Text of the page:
First, statistics.  Continue reading

U.S. prices tapering off, so maybe bottom is near

According to its just released March Monthly Housing Market Report, Radar Logic has found that prices in 25 metropolitan statistical areas (MSA’s) averaged virtually flat in both February and March after being practically in free fall for much of 2008.  Home prices actually increased in March on a month-over-month basis in 11 of the 25 MSAs covered by the report; in six more MSAs, prices decreased less in March than they did in February.

Radar Logic’s composite index showed a 2% average monthly decline in 2008.

“While not a bottom, the stability in home prices we are seeing is certainly good news,” said Radar Logic President Michael Feder.

Of course, month-to-month change provides virtually useless comparisons.  That’s especially true as the spring buying season begins.  Year-to-year is more meaningful, but it remains interesting to look at the March statistics, with Continue reading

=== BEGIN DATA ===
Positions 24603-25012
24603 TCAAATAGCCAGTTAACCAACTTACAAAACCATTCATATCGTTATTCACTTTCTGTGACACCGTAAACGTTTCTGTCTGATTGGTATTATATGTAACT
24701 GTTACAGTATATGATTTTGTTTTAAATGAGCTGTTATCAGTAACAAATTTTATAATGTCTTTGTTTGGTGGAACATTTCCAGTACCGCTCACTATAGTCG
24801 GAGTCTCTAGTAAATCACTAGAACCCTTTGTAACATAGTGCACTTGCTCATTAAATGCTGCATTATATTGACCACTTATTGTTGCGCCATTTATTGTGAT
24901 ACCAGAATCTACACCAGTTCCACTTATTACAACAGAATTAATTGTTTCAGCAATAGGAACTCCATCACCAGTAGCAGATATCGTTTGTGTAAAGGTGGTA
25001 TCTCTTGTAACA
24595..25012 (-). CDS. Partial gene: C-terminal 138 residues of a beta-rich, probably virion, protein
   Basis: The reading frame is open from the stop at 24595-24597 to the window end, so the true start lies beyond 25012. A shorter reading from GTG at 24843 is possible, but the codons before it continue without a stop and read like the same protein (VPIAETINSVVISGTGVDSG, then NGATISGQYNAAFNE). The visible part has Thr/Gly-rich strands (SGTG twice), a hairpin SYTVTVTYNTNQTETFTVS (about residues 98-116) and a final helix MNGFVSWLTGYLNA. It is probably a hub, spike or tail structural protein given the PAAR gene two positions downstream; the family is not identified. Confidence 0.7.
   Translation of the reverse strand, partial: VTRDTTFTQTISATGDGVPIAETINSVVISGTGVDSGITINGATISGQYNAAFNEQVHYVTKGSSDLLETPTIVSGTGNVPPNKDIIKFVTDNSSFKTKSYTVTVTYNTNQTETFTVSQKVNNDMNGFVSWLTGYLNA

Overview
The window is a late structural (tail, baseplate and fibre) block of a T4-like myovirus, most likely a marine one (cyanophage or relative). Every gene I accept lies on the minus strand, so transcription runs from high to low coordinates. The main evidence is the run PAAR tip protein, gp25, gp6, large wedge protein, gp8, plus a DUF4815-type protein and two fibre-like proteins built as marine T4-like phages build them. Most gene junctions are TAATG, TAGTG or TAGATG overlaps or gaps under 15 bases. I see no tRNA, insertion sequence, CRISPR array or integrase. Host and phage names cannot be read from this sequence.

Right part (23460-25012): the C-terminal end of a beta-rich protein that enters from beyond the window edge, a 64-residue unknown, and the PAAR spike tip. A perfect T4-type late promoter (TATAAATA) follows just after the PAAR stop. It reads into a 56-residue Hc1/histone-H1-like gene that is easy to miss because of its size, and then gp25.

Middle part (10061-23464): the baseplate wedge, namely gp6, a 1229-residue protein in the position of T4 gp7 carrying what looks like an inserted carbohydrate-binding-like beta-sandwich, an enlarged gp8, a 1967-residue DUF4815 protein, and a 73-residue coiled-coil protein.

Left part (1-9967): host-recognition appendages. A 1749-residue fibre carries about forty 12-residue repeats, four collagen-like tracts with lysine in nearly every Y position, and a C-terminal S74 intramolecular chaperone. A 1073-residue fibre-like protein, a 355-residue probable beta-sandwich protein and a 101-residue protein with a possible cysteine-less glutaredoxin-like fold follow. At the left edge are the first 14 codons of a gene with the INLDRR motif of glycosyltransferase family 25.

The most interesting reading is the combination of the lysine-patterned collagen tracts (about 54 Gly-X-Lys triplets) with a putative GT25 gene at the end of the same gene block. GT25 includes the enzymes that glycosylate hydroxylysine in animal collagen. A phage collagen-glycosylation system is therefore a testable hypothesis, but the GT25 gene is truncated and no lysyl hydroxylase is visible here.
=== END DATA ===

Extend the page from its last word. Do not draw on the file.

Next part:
No sale when bland is nothing more than blah

Conventional wisdom imparted to fledgling real estate agents has it that properties ought to be excised of personality to appeal to the biggest number of potential buyers.   Out with walls of primary colors!   Down with paintings and family photographs!

The theory is that many buyers don’t have enough imagination to see themselves in a place that is too evocative of someone else.   Thus, nearly bare walls of linen white in stripped-down rooms are said to be the rule.   (Removal of clutter, oversize furniture and the odor of pets or tobacco are wisely recommended.)

But the question of too much personality can be overstated.  Continue reading